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Can new startup resu.me succeed in being the "LinkedIn killer?"

New career network resu.me launched today, saying it aims to be the “LinkedIn killer” for Generation Z users looking to find their dream job faster and easier, founder Karthik Manimaran told VentureBeat exclusively.

Resu.me uses machine learning to match candidates and jobs the way a  human recruiter might: By Googling a person to try to find out what they read, what they write about, what they seem to be passionate about — as well as who they interact with, what they say, their open source contributions, who’s in their network and so on.

The company said it will appeal to younger users by keeping its key focus on providing all the tools and incentives required to learn daily, build a portfolio and showcase better.

That will in turn help them connect with a meaningful network and ultimately land a job.

Resu.me uses semantic web technology to analyze and understand the relevance behind what users post online on their resumes, as well as from all other online activities such as code they share, blog posts they like, articles they read, what and where they comment and so on.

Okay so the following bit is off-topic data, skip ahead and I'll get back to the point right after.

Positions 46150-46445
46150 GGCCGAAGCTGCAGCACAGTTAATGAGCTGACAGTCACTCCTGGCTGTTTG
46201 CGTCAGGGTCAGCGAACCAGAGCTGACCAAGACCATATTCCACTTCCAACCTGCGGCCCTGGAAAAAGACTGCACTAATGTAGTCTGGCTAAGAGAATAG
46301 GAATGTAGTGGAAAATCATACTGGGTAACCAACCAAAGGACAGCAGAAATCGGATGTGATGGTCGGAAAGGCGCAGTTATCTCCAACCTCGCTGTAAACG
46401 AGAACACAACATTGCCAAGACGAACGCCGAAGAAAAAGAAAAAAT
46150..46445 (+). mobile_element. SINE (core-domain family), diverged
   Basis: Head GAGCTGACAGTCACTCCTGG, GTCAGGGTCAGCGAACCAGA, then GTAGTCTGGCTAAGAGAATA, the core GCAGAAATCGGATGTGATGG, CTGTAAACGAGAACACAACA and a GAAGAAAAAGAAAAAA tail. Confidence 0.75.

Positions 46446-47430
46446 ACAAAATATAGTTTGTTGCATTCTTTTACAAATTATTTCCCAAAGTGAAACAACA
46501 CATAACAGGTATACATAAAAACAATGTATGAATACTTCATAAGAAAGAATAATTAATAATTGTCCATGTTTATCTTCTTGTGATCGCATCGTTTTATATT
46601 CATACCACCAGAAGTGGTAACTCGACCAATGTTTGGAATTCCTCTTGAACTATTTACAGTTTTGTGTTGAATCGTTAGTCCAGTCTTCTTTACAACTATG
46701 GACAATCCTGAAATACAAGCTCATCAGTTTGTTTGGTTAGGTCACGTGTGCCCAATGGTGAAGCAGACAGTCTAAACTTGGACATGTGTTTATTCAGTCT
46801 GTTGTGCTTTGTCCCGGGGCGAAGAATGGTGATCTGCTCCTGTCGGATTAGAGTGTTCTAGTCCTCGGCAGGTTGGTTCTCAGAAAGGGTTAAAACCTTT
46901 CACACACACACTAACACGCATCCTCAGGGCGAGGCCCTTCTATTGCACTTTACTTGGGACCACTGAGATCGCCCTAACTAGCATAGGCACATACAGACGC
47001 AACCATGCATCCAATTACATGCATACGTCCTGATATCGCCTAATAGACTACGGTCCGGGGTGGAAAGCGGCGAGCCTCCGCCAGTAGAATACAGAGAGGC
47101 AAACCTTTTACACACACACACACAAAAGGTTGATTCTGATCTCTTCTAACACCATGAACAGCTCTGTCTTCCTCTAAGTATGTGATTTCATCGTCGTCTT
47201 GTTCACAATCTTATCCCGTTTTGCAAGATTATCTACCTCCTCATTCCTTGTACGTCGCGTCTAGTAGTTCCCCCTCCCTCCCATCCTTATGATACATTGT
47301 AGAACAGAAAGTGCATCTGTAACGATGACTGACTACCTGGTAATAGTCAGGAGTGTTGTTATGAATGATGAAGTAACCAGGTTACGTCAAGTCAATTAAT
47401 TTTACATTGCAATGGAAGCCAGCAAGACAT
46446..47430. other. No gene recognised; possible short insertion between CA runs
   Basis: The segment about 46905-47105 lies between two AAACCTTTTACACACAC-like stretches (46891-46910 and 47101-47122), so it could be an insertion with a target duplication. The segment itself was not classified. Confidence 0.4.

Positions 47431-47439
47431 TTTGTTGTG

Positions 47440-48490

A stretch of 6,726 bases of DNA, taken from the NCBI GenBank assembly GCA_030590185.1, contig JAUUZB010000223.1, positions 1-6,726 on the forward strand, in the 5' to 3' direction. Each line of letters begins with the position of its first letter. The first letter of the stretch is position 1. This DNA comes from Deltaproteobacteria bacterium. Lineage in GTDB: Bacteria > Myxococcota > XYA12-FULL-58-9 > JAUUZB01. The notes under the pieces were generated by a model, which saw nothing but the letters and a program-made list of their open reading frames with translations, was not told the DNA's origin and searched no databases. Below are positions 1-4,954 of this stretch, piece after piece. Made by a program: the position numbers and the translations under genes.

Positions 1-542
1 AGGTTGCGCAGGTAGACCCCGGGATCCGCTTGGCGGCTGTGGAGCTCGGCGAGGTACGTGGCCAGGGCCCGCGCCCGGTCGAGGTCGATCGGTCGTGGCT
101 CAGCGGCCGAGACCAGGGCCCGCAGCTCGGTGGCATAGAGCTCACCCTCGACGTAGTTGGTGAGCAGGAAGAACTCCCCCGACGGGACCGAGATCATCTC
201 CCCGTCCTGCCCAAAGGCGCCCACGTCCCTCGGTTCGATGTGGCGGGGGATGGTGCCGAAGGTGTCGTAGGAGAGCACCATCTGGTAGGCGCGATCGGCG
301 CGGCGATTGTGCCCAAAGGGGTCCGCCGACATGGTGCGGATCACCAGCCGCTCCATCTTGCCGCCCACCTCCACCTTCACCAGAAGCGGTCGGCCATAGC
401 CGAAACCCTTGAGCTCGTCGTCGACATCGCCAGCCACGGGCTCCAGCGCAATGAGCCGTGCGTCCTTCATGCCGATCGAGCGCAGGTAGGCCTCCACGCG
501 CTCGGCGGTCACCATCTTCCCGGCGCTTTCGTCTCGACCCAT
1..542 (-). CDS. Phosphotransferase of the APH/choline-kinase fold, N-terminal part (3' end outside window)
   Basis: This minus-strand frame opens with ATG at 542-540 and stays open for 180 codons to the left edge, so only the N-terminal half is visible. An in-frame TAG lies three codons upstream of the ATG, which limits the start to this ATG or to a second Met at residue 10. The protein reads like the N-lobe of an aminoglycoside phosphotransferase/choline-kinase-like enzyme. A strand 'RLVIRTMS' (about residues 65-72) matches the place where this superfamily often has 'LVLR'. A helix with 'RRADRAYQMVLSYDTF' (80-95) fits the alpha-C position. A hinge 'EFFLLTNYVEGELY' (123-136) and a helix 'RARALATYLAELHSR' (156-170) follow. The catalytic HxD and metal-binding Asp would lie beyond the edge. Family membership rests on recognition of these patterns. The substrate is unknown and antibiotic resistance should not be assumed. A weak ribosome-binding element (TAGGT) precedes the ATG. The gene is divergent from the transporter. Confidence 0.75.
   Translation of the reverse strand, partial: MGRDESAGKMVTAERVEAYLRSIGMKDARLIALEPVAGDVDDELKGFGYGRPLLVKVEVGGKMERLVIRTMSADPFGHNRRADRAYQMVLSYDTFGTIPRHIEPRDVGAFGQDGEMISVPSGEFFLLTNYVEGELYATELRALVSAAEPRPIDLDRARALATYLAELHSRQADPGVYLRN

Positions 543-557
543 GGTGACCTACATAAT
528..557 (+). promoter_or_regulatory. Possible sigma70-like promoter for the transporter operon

The site also learns from the feedback users provide in the form of “likes,” comments and ratings on other users, companies, job postings, or other social media.

The platform is directly linked to the web-based applicant tracking system of companies. As such, Karthik said users won’t have to mess around anymore with filling out redundant forms and waiting. It’s a “1-click application”, always fresh resume with a transparent scheme to track the application’s progress.

On the flip side, companies can also provide feedback and ratings on resumes and the matching algorithm adapts to it. It also offers an RSS feed reader, which tracks all that a user reads and shares online, and a tool to showcase user artifacts using Cooliris 3D wall.

The site then offers all the tools necessary to manage all these activities from one single place.

The two-year-old company currently has four employees and is entirely self-funded.

It aims to take on four separate categories of competitors: Professional networks like LinkedIn and Xing; job search engines such as Indeed and SimplyHired; job boards like Monster, Careerbuilder or Dice; and applicant tracking systems Taleo and Bernard Hodes.

But in such a crowded space, how will resu.me compete with such well-established groups and tempt the famously fickle Gen Z users into giving it a try?

Manimaran said primarily because it is a simple, one-stop platform for managing your resume in real-time and with a host of tools that make it more flexible and intuitive than its competitors.

“We came across practical difficulties hiring talent for our groups and also finding a job for ourselves,” Manimaran told me. “We wanted a tool that could help us manage our online professional profile in a much more elegant fashion that would help companies find us faster.”

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  1. […] four years of being a company, but it does seem extremely useful. Riley McDermid says in an article on VentureBeat, “Resu.me uses machine learning to match candidates and jobs the way a  human […]